Which 2 colors? A typical two-color system displays orange and cyan fields. A standard CRT makes the orange by turning on its red and green guns. To get cyan, the CRT activates its blue and green guns. The result is much like the standard, NTSC chrominance I-signal. RCA engineers invented the I-signal because it is in the optimum color range for accurate flesh tones. The eye is more sensitive to flesh tones than to any other color.

Two-Color Mode. Early color TVs included a two-color mode using the high frequencies of the I-signal. Today, few if any TV sets can decode this mode. (Color Television: Simplified Theory 44-45)

For more about two-color television systems, click TV in two colors.


Reference Links

  • Abramson, Albert. The History of Television: 1942 to 1985. Jefferson, North Carolina: McFarland & Company, 2003.

  • Ampex. “HS-100 Highband, Slow Motion VTR” Redwood City, California: Ampex Corporation, 1967. Press release including photos, 8 pp. Contacts: Gregg Perry (Redwood City), John B. Hatch (New York), & Carter G. Elliott (Chicago).

  • Apollo TV and Communications Documentation: Mooncam articles, press releases, manuals, plans, etc.

  • Benrey, Ronald M. “Add-On Converter Turns Your B&W TV into a Color Set” Popular Science, December 1971.

  • Color Converter, Inc., Installation, Operating and Service Instructions for Col-R-Tel Converter. Columbia City, Indiana, n.d. (Probably 1955.)

  • Dunlop, Richard. “Instant Replay: TV's Electronic Magic.” Popular Mechanics, November, 1971.

  • Ennes, Harold E. Television Broadcasting: Tape and Disc Recording Systems. Indianapolis, IN: Howard W. Sams & Co., Inc., 1973. The section on the Ampex HS-100 disc recorder explains that its record-play heads were also erase heads. See pp. 482-555.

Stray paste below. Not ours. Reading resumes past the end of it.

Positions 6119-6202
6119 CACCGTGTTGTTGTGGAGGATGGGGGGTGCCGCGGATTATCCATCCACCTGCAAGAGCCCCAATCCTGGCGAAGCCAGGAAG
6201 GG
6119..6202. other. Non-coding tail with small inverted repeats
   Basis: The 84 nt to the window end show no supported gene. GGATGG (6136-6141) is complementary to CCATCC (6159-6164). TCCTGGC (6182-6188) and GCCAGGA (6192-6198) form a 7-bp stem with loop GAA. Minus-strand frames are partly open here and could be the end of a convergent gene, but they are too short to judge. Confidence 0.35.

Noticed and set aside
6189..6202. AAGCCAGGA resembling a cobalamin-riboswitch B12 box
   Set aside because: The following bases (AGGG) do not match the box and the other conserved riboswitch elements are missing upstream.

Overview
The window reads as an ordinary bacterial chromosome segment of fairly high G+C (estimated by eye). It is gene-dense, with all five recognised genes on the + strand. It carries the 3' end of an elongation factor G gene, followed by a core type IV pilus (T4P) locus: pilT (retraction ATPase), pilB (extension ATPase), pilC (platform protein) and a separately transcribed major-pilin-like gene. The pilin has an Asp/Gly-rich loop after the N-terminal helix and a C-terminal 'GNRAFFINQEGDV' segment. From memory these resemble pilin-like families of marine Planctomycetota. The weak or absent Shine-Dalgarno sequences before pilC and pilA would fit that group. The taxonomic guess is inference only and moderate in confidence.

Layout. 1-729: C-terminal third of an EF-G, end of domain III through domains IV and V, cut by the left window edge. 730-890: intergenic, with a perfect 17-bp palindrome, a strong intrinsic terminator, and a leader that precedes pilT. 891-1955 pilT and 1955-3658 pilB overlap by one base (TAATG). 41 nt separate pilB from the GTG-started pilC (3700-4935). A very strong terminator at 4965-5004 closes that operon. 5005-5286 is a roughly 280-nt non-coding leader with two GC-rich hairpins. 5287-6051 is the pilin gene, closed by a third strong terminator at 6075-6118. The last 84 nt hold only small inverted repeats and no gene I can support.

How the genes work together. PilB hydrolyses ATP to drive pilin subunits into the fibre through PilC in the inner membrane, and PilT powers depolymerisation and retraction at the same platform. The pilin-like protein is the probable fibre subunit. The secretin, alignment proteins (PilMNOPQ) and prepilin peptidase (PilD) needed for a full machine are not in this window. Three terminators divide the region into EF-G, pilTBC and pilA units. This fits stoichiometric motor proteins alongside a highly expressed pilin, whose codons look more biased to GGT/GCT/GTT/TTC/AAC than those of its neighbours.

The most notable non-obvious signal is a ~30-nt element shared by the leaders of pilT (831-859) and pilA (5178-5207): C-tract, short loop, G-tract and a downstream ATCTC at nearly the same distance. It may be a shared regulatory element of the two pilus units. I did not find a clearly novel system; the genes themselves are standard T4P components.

• Goldmark, Peter C. Color Television. U.S. patent 2,304,081, filed September 7, 1940 and issued December 8, 1942.

  • Gray, Mark. Live From The Moon. DVD. Director, Mark Gray. Atlanta: Spacecraft Films, 2009.

  • Hershey, Richard D. Color Television: Simplified Theory and Service Techniques. Editor, Donald G. Fink. Philadelphia" Philco Corporation, 1956.

  • Land, Edwin H. “Experiments in Color Vision.” Scientific American 200, no. 5 (May, 1959): 84-99. http://www.jstor.org/stable/24940303

  • Land, Edwin H. “The Retinex Theory of Color Vision.” Scientific American 237, no. 6 (December 1977): 108-128. https://www.jstor.org/stable/24953876

  • Lebar, Stanley. Private correspondence about Westinghouse's Apollo TV color cameras, emphasizing color scanning order, 11-23 through 25-2006.

  • Lebar, Stanley. Private correspondence about Westinghouse and its development of color TV cameras for the Apollo moon program, 2009.

  • Lebar, Stanley. “The Color War Goes to the Moon.” Invention and technology (Summer, 1997): 52 and 54. Stanley Lebar's story of the Westinghouse cameras. The late Mr. Lebar was Westinghouse's program manager for the mooncam project. Includes a photo of the color wheel. The layout of this wheel followed the layout of Peter Goldmark's color wheels for CBS. As on Goldmark's discs, color wedges curved away from the direction of disc travel. The curve of the wedges indicated the color sequence: Red—blue—green.